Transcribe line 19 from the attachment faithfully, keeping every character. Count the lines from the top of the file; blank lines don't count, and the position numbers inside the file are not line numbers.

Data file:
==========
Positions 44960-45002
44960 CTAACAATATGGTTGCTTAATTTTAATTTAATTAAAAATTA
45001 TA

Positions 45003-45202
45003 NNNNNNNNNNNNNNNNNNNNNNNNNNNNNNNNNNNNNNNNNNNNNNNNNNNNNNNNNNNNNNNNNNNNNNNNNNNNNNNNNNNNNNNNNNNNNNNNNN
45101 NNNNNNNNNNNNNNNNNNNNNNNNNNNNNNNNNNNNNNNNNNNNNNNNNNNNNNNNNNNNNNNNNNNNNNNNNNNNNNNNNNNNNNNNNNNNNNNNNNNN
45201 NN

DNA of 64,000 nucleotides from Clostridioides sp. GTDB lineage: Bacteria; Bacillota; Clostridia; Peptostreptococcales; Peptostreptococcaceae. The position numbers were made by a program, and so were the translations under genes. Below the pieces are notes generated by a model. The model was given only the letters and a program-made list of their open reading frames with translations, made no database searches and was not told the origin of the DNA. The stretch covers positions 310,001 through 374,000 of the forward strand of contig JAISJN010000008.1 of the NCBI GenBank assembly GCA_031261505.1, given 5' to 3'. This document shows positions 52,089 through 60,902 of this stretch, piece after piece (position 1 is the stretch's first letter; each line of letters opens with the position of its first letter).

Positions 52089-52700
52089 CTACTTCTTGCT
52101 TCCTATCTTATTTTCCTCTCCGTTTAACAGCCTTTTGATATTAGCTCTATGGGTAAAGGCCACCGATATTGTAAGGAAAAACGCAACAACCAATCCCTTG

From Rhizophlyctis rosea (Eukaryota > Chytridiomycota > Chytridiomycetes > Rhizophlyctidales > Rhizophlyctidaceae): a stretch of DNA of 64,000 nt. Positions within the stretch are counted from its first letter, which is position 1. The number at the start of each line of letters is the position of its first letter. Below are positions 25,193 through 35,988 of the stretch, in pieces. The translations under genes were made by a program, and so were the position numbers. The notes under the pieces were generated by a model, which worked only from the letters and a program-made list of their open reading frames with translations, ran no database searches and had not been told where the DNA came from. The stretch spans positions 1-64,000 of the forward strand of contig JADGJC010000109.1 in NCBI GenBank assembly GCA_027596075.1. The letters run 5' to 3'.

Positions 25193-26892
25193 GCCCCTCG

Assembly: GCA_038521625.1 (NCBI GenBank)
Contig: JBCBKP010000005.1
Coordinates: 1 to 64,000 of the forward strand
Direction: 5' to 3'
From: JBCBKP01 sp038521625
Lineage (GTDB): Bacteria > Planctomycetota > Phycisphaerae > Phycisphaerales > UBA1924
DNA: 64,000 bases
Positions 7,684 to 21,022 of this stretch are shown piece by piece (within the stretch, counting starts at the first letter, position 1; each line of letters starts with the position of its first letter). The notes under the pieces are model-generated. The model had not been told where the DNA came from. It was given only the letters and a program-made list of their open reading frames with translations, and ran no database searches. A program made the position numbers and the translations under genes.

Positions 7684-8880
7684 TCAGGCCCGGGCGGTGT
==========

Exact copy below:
From: JBCBKP01 sp038521625